1. Nov 7, 2008

### xiaochobitz

1. The problem statement, all variables and given/known data

2. Relevant equations
$$\lim(\frac{(x^2)-2x-3}{(x^2)+5x+6})$$
$$x->(-2)$$

3. The attempt at a solution

anyone can help out on this one?

2. Nov 7, 2008

### Dick

Factor the quadratics. Which factor is going to zero? Can you cancel it?

3. Nov 7, 2008

### xiaochobitz

er by factoring it i actually get

$$\lim(\frac{(x-3)(x+1)}{(x+3)(x+2)})$$
$$x->(-2)$$

am stuck from here on~

4. Nov 7, 2008

### Dick

Ok, it doesn't cancel. My mistake. But the limit of the numerator is 5 and the limit of the denominator is 0. What does that tell you about the limit of the quotient?

5. Nov 7, 2008

### xiaochobitz

tends to infinity?

6. Nov 7, 2008

### Dick

It's worse than that. It goes to +infinity from one side and -infinity from the other. I would just say 'doesn't exist'.

7. Nov 7, 2008

### xiaochobitz

so there is a problem in the question? haha~

8. Nov 7, 2008

### Dick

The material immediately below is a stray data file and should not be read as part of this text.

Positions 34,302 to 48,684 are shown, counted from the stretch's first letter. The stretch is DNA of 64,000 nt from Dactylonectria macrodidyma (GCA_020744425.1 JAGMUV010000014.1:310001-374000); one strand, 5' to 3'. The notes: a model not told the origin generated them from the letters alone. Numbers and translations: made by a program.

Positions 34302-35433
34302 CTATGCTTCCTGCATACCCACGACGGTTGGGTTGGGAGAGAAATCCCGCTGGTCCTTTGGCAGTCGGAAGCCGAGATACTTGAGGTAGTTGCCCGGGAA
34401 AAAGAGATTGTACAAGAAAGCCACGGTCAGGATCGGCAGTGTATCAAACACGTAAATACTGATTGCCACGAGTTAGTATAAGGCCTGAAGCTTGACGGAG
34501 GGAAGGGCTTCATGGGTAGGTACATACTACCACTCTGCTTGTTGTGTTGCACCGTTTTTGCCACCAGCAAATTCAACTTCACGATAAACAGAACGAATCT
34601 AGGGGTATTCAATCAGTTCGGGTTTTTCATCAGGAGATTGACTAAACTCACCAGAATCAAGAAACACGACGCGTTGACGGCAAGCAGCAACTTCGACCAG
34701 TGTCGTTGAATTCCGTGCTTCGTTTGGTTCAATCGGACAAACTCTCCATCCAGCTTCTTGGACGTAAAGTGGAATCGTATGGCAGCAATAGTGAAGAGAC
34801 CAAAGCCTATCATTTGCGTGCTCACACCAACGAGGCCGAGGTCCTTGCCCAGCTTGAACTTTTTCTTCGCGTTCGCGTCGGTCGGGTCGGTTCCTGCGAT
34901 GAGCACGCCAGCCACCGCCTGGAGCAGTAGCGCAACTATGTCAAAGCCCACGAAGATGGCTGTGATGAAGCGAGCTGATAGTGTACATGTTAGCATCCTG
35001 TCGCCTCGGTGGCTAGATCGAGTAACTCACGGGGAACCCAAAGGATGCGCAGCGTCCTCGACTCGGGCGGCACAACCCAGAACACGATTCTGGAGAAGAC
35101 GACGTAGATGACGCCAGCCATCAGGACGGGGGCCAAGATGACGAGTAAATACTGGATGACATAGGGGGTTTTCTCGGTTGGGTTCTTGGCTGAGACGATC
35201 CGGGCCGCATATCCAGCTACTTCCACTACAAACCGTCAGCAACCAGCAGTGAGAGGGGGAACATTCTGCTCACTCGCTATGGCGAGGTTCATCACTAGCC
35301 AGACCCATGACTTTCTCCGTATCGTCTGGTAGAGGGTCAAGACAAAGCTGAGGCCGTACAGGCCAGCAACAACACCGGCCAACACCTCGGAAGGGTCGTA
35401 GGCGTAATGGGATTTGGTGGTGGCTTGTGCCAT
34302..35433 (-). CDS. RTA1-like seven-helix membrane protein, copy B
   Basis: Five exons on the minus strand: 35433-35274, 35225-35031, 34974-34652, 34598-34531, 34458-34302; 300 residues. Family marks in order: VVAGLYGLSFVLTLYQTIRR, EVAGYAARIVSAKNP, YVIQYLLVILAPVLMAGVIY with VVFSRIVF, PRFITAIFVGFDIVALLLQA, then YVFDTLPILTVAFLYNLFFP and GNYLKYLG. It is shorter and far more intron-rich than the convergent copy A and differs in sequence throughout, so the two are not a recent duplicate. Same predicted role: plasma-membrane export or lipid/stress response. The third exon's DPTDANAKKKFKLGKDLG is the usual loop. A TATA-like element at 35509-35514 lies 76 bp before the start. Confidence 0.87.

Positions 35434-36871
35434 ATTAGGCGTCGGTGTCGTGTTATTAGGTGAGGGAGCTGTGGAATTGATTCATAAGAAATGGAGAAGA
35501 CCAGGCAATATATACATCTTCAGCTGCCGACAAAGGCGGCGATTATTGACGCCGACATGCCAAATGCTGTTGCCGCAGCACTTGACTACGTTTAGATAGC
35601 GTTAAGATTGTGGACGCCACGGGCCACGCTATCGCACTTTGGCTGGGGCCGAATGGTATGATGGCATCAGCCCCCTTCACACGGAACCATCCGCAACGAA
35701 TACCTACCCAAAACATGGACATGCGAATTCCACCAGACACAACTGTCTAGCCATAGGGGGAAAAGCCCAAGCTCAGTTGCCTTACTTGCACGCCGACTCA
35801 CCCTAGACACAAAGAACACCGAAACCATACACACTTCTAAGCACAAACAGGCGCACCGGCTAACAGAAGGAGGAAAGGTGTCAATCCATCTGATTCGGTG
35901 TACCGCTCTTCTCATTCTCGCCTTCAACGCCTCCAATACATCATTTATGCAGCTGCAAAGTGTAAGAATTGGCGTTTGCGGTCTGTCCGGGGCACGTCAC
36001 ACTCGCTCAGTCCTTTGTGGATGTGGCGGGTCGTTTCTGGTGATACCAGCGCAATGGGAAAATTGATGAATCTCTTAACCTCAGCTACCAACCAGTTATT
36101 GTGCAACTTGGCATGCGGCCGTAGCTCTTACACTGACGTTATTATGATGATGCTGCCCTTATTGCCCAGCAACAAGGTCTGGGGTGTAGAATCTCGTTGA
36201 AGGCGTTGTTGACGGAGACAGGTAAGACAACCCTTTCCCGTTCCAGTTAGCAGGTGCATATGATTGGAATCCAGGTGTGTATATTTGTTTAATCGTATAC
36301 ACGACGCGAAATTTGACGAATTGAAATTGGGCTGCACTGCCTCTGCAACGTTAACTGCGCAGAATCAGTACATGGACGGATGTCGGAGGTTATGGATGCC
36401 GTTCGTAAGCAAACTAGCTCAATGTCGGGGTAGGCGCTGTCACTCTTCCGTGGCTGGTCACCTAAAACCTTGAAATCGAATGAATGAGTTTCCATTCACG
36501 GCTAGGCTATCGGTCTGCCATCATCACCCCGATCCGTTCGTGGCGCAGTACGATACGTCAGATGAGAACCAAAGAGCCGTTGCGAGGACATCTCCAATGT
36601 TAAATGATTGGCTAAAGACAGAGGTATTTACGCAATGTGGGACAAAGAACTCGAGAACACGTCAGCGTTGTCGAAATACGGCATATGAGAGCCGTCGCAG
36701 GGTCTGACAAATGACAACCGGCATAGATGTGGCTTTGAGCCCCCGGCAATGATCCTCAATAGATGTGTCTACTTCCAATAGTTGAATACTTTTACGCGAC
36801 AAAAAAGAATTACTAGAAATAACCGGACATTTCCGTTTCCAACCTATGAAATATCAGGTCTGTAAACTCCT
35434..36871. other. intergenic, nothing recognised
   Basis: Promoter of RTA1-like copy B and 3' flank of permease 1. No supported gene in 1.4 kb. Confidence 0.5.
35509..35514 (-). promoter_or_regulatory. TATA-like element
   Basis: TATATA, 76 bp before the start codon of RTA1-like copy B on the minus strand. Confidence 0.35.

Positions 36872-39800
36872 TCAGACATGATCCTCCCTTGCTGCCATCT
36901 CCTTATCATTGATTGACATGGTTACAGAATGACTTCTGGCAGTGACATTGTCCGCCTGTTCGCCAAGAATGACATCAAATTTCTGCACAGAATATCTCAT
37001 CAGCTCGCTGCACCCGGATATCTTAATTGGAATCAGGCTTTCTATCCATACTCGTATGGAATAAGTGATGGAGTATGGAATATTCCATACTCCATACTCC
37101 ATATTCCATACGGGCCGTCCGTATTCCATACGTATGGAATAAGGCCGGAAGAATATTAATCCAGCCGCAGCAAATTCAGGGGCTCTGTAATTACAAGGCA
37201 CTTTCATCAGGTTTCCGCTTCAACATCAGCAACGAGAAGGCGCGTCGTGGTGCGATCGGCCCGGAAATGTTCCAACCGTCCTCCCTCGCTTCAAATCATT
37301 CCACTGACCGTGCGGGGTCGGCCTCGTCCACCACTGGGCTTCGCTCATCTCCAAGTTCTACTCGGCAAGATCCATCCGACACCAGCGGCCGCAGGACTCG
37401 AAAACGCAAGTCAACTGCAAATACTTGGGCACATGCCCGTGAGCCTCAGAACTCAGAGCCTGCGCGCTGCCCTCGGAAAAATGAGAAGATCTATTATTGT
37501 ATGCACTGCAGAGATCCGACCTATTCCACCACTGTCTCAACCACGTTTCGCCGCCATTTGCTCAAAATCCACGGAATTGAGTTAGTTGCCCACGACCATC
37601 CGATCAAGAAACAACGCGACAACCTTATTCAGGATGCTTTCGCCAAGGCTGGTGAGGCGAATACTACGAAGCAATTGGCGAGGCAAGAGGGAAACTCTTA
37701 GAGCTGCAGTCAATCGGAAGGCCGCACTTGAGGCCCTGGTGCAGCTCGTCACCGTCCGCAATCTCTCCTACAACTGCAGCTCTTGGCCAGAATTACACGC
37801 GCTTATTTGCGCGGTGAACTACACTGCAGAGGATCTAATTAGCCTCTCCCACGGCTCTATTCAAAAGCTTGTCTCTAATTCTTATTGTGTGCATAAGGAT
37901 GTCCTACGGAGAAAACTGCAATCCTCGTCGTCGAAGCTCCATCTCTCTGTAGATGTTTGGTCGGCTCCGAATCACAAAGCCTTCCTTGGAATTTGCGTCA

Not necessarily. They can ask you to find a limit and expect you to determine that it doesn't exist. That's a possible correct answer.

9. Nov 7, 2008

### xiaochobitz

hmm icic~ troublesome question that got me stuck for so long haha~

anyways, appreciate the help given, thanks so much~

10. Nov 7, 2008

### whitay

L'Hopitals?

( 2x - 2 ) / ( 2x + 5 ) -> -2 is -6

Just realised L'Hop wont work cause it isn't 0/0. Sorry.

or

if i divide through by the highest power I get -5/12.

I don't have anything to graph with, but plot it and see.

Last edited: Nov 7, 2008
11. Nov 7, 2008

### Dick

l'Hopital, NO. And you know why. Dividing through by the highest power doesn't help. x doesn't go to infinity, you can't say the other terms go to zero. Plotting it will show there is no limit. As you should guess, the form is 5/0.

12. Nov 8, 2008

### HallsofIvy

Staff Emeritus
It the numerator and denomenator separately go to 0, you can use L'Hopital. If the denominator goes to 0 and the numerator doesn't, the limit does not exist.